I know what it is like to feel the earth move under my feet having experienced the ’64 Alaska earthquake firsthand. (The above picture is from the neighborhood where we lived called Turnagain Arm.) Therefore I know the difference between a 9.2 Richter scale quake and a tremor that registers near 2.0 on the scale.

Last Thursday Amazon announced they were reducing the royalty payments for authors and vendors who use their ACX service to sell self-published audio books. The amount will change on March 12th for new contracts to a flat rate of 40% instead of the 50%-90% rate they currently pay.

No big deal, right? Sort of like a 2.0 tremor. If you blinked you missed it. And since many don’t have an ACX account to sell audio books they are unaffected. However this should be a reminder to all authors and publishers who use KDP (Kindle Direct Publishing) that Amazon can change their royalty terms at any time.

This is the danger of putting all the proverbial eggs in one basket. If any author chooses to only utilize the economic system of Amazon for their sales they can be vulnerable to any changes. I once met a man who sold the foil that was used to make the dairy creamer packets for McDonalds. He had one client. His job was to search the world for the best price on foil. And he lived in terror of losing his client.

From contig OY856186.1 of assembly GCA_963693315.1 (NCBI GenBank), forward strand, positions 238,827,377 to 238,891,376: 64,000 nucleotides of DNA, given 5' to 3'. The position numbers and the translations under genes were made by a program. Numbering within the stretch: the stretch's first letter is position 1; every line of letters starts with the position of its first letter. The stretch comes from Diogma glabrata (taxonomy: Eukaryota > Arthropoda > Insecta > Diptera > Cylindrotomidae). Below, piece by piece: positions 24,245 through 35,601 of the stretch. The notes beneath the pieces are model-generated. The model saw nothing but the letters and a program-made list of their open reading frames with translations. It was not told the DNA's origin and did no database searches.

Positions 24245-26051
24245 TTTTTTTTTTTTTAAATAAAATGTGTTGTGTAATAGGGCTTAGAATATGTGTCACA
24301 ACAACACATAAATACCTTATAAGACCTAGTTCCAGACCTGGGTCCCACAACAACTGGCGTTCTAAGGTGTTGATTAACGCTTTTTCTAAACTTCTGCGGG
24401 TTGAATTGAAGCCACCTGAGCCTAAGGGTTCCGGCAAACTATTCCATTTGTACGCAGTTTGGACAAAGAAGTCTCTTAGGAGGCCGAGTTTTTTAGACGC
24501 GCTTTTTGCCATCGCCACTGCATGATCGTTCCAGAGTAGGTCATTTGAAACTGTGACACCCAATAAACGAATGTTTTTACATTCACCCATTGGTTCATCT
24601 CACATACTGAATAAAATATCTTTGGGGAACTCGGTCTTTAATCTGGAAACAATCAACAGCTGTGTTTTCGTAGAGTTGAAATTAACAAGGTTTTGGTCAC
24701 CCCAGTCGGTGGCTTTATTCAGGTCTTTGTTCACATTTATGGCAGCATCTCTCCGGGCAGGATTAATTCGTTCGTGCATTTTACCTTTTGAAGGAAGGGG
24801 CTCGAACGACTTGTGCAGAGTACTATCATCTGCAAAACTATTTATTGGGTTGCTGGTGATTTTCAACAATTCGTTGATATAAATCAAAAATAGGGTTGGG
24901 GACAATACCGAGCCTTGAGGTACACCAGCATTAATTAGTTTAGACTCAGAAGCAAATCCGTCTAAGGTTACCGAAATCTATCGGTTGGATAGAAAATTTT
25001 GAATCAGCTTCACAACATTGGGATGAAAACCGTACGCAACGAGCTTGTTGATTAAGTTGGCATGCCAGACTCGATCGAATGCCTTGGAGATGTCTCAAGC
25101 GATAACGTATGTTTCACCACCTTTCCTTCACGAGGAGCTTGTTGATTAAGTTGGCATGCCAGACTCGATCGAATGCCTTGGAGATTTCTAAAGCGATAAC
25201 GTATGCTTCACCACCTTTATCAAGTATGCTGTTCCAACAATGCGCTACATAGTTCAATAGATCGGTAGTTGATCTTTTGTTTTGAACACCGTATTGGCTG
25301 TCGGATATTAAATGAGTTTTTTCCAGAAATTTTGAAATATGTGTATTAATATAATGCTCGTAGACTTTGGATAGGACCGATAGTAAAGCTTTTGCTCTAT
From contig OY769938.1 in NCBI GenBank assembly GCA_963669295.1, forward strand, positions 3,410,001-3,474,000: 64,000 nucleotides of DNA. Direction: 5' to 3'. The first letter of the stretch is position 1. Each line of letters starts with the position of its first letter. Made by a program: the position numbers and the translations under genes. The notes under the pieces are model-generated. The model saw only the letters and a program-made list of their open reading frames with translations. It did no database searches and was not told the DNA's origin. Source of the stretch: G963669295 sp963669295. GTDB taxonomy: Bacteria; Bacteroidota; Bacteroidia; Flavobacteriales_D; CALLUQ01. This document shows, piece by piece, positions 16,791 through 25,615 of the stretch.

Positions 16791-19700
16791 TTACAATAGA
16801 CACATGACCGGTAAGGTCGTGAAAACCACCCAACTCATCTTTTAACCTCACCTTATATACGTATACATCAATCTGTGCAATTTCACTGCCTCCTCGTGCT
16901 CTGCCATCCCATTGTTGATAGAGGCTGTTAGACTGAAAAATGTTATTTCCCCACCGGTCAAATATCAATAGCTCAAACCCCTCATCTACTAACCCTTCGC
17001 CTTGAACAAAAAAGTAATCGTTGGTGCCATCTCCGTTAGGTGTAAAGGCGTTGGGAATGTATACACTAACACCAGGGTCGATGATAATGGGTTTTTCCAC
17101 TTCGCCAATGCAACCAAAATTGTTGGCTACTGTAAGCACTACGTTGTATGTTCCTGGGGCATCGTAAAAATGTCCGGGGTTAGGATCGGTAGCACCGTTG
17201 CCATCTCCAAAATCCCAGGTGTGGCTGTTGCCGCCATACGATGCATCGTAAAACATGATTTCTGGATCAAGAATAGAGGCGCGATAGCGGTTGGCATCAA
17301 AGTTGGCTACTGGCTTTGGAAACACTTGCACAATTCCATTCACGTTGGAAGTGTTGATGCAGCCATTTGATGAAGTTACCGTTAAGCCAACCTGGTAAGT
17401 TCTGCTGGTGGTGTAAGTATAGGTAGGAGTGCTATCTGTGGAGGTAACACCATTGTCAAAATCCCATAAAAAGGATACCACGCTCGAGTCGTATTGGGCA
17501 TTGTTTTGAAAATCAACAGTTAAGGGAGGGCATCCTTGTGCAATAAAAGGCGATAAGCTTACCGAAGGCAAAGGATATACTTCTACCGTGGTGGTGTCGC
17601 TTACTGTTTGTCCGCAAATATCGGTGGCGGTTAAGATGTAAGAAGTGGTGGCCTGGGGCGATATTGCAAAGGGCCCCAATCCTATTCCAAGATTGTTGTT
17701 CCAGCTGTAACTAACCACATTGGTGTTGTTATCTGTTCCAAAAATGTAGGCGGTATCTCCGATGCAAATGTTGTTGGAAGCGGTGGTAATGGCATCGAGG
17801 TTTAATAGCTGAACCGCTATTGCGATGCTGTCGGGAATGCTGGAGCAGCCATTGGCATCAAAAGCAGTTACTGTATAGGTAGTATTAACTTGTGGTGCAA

Be very clear, I am not suggesting that this is going to happen. Amazon’s 70% royalty rate on kindle ebooks has not changed. All I am suggesting is that it could.

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Is Christian Fiction Dying?

Last year, a couple Christian publishers stopped publishing fiction.  Some publishers are nervous about it and in a wait-and-see mode. Others are excited about growth potential.  The answer to the title question is no, but it is certainly interesting to explore the reason behind such widely diverse opinions on the subject.

NOTE #1: For full disclosure, I am a member of the advisory board for the Christy Awards, had a substantial period of my time in publishing during growth years of Christian fiction and our literary agency is committed to Christian fiction and its authors (as well as non-fiction projects).  Therefore I have an interest in seeing Christian fiction grow both personally and professionally.

NOTE #2:  I am limiting my comments to traditional publishing only, not self-published novels.  

Here is why I think Christian Fiction is causing some publisher-confusion right now:

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Embracing Change

On September 3, 1967 the world changed. It was a day remembered for chaos and disillusionment, despair and confusion.  No, it wasn’t because the last episode of “What’s My Line?” aired on U.S. television.